AUGUST 13, 8:30PM. 



Discover the mysteries of our universe in this outdoor presentation!

A large portion of the universe cannot be seen by the human eye, or even with very large optical telescopes. But radio and gravity waves can be detected, helping us unravel the mysteries of space and time.

We are now exploring the universe in wavelengths well beyond the human eye and the latest non-visible schemes, using gravity waves as predicted by Albert Einstein. Only recently, have these predictions made by Einstein been proven to be true.

See what we now have come to learn

about our invisible universe!

The presenter, Steven Bellavia, is currently the principal mechanical engineer for the camera on the Vera Rubin telescope (formerly called the Large Synoptic Survey Telescope, LSST) at Brookhaven National Laboratory, where he has worked since 1992. Prior to that, Steve was doing research and engineering for the Relativistic Heavy Ion Collider and the NASA Space Radiation Laboratory. As an aerospace engineer for Grumman Aerospace with the Thermodynamics Group of the Space Division he played a key role in developing a nuclear rocket engine and with the design, fabrication, and analysis of a micro-gravity liquid droplet radiator that flew on Space Shuttle mission STS-029.

Steve has been recognized for the discovery of the Clair Obscure effect “Lunar L”, which is described in the December 2018 issue of Astronomy magazine. He is also an assistant adjunct professor of astronomy and physics at Suffolk County Community College and the Astronomy Education and Outreach Coordinator at Custer Institute and Observatory.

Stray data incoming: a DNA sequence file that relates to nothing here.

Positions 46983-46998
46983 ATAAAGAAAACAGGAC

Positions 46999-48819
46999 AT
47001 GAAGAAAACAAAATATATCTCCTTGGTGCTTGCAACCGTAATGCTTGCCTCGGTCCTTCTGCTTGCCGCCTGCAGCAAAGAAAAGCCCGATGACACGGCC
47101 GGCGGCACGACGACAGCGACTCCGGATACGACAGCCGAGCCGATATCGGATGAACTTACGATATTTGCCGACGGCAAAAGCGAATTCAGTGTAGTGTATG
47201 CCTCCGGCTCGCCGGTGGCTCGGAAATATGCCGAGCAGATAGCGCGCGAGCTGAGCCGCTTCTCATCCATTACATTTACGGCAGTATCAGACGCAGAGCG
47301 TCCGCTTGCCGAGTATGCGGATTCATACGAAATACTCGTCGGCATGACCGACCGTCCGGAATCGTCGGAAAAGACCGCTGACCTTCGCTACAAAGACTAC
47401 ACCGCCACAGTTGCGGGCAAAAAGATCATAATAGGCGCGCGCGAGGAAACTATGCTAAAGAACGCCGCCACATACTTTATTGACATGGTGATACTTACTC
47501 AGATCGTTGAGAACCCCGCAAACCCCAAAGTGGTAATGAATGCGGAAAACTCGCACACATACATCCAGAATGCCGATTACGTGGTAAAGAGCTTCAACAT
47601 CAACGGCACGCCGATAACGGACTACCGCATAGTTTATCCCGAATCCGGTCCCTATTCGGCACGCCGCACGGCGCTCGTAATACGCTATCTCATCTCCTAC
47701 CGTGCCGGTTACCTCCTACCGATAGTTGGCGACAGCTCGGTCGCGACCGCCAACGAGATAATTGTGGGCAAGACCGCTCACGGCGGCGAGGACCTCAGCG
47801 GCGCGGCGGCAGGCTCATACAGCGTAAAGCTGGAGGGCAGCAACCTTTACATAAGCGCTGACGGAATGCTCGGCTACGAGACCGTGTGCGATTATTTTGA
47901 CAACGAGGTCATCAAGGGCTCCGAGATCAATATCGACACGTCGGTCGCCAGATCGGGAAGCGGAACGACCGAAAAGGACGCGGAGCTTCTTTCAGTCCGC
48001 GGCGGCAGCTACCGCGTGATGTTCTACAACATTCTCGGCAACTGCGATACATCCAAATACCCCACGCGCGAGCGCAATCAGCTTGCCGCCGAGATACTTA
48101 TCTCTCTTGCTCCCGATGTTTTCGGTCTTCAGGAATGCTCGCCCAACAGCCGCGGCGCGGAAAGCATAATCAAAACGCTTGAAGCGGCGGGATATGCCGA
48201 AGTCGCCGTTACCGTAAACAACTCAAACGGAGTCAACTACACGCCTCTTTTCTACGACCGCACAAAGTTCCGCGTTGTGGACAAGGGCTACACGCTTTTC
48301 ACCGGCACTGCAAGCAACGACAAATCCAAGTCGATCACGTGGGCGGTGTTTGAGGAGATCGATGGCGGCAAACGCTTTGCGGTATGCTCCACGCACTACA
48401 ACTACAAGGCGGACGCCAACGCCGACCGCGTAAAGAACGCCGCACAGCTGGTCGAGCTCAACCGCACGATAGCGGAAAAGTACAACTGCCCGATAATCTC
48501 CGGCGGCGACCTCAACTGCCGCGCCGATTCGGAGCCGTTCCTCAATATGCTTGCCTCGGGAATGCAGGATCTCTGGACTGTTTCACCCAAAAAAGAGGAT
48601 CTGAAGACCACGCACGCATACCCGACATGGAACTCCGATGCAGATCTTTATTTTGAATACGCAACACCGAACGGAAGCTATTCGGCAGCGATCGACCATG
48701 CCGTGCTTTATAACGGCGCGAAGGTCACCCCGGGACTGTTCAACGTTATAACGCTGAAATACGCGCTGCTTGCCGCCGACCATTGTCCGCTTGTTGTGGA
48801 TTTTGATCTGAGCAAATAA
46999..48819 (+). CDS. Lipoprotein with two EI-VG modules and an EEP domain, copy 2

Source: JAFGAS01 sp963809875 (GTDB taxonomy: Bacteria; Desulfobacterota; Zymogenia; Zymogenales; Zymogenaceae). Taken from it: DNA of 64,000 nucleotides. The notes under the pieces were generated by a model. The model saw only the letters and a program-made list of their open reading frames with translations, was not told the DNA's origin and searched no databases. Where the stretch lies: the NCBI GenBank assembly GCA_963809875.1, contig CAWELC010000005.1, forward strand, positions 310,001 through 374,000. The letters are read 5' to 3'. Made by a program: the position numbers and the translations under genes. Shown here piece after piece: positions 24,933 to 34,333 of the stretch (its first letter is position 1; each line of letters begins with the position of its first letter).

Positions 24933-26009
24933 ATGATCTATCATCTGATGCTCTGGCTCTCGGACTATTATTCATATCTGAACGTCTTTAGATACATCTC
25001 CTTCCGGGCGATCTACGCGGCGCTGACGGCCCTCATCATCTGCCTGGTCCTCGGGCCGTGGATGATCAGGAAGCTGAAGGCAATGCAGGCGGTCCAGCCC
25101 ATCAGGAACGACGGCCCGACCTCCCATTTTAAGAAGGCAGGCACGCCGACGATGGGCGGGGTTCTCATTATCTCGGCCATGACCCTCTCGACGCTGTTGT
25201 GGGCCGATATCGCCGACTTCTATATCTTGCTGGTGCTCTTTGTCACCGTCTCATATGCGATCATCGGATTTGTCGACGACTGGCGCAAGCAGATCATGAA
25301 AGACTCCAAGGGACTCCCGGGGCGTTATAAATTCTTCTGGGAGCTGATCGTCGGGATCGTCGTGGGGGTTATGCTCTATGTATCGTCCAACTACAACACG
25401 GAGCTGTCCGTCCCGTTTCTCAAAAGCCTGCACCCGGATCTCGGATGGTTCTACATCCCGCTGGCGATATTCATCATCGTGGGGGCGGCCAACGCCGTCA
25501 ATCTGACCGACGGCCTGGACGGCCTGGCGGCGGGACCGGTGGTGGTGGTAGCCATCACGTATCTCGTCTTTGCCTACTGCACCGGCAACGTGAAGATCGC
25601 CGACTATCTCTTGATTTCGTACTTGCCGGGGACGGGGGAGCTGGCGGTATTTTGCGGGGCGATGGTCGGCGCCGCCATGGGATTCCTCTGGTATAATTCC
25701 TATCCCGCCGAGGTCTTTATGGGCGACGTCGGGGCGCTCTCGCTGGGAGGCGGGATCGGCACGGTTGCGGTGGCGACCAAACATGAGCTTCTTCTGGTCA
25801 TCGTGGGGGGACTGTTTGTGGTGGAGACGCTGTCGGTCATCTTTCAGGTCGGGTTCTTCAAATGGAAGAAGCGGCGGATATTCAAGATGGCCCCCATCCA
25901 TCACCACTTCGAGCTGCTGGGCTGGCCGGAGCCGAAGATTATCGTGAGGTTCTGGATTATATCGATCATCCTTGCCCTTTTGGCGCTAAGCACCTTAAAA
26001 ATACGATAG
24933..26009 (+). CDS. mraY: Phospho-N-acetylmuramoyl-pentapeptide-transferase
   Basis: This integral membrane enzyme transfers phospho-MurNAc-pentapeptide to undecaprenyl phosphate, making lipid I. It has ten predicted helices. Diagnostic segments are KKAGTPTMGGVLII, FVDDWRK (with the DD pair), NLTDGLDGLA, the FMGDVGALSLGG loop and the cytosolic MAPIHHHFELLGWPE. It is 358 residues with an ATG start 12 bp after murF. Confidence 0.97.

Following the presentation, Observatory staff will provide guided tours of the night sky (weather permitting) through the many telescopes on site, including the apochromatic Zerochromat telescope in our historic observation dome.


$5 Adult, $3 Children Under 16, Observatory Members FREE. Space is limited so register early at

A rain date for this outdoor program is scheduled for August 20 at 8:30pm. Please bring a blanket or chair to enjoy this outdoor presentation.


 Custer Observatory

Address: 1115 Main Bayview Rd., Southold, NY 11971

Phone: 631-765-2626






Group for the East End and Custer Institute and Observatory invite you to explore and learn about the North Fork’s dark skies on the beach at Sound View Greenport. Join us for this unique opportunity!

With the sand beneath your feet on the beautiful Long Island Sound, catch a glimpse of Nebulae, Galaxies and other deep sky objects visible this season in a guided tour of the night sky using powerful telescopes. In addition to learning about our universe, hear about the amazing local wildlife that we share our night skies with and how we can help protect them. From owls to bats to moths, the night comes alive!


Custer Institute and Observatory is Long Island’s oldest public observatory (est. 1927), located on Main Bayview Rd in Southold, beneath some of Long Island’s darkest skies. Group for the East End is a local environmental organization focused on education, advocacy and conservation of Long Island’s East End.


$15 Adult, $8 Children 12 and Under. Space is limited, so register early at All proceeds benefit Custer Institute and Group for the East End.  

To learn more about these two organizations visit and


 Location: Sound View Greenport

Address: 58775 County Road 48, Greenport, NY 11944

Phone: 631-765-2626



ON-GOING: Custer Observatory is open to the public for stargazing and tours every Saturday from 8pm until midnight. Staff provide guided tours of the night sky through powerful telescopes (weather permitting). Suggested donation: $5 Adults, $3 Children under 12.



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